This is the worst medication error that I have ever seen as a paramedic. Medication errors are unfortunately a common occurence both in and out of hospitals by regularly competent (and incompetent) medical clinicians, such as registered nurses, doctors, and paramedics. The reasons for medication errors involve a multitude of events that culminate in “accidents.” When you consider the long hours and chronic fatigue that most health care workers are employed, overall stress of the job, and night shift, it is surprising that there aren’t more medication errors.
This is the worst medication error that I have witnessed:
We attended a lovely lady in her early 90s who appeared to be well and healthy. The registered nurse at the nursing home gave me the blister pack which had about a dozen odd medications which had been administered to the patient about an hour before hand. I read through the list: digoxin, captopril, slow K, a variety of anti-depressants, etc… all seemed relatively normal.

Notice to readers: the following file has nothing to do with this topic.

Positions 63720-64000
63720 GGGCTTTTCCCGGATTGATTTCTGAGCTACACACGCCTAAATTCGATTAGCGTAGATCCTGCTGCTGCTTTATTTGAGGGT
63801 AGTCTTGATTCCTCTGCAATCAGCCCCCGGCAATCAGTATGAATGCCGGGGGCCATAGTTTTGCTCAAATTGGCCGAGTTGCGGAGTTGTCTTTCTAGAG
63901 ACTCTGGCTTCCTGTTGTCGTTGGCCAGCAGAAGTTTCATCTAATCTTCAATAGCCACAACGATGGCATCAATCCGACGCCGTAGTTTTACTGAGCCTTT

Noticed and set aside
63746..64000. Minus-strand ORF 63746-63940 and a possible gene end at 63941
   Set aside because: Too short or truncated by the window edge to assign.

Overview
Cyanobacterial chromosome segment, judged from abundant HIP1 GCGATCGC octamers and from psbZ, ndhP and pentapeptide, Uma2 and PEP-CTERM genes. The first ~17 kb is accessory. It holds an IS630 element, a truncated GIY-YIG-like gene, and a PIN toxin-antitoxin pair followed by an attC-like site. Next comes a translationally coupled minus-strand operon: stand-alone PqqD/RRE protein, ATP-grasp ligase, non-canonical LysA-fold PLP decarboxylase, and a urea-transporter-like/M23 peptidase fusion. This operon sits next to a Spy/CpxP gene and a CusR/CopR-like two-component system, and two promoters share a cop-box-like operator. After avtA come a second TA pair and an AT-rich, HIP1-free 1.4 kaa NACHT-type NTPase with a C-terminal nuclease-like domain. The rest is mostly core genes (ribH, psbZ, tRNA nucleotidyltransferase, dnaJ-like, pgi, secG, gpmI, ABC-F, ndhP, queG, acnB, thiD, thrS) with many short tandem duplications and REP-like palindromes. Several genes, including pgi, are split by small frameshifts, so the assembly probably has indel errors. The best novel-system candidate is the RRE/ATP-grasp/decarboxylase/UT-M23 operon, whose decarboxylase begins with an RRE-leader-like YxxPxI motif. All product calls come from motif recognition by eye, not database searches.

“Okay,” I say “so she’s had her medications today… what seems to be the problem?”
“Well…” The nurse looks at me a little sheepishly “Well, that’s just it… these aren’t her medications…”
So, it turns out this lady has been given a total of 12 medications from a blister pack that was not her own… to make matters worse she is allergic to ACE inhibitors (such as captopril)…
Fortunately, our patient was fine in the end… but a very simple mistake could have easily had fatal ramifications.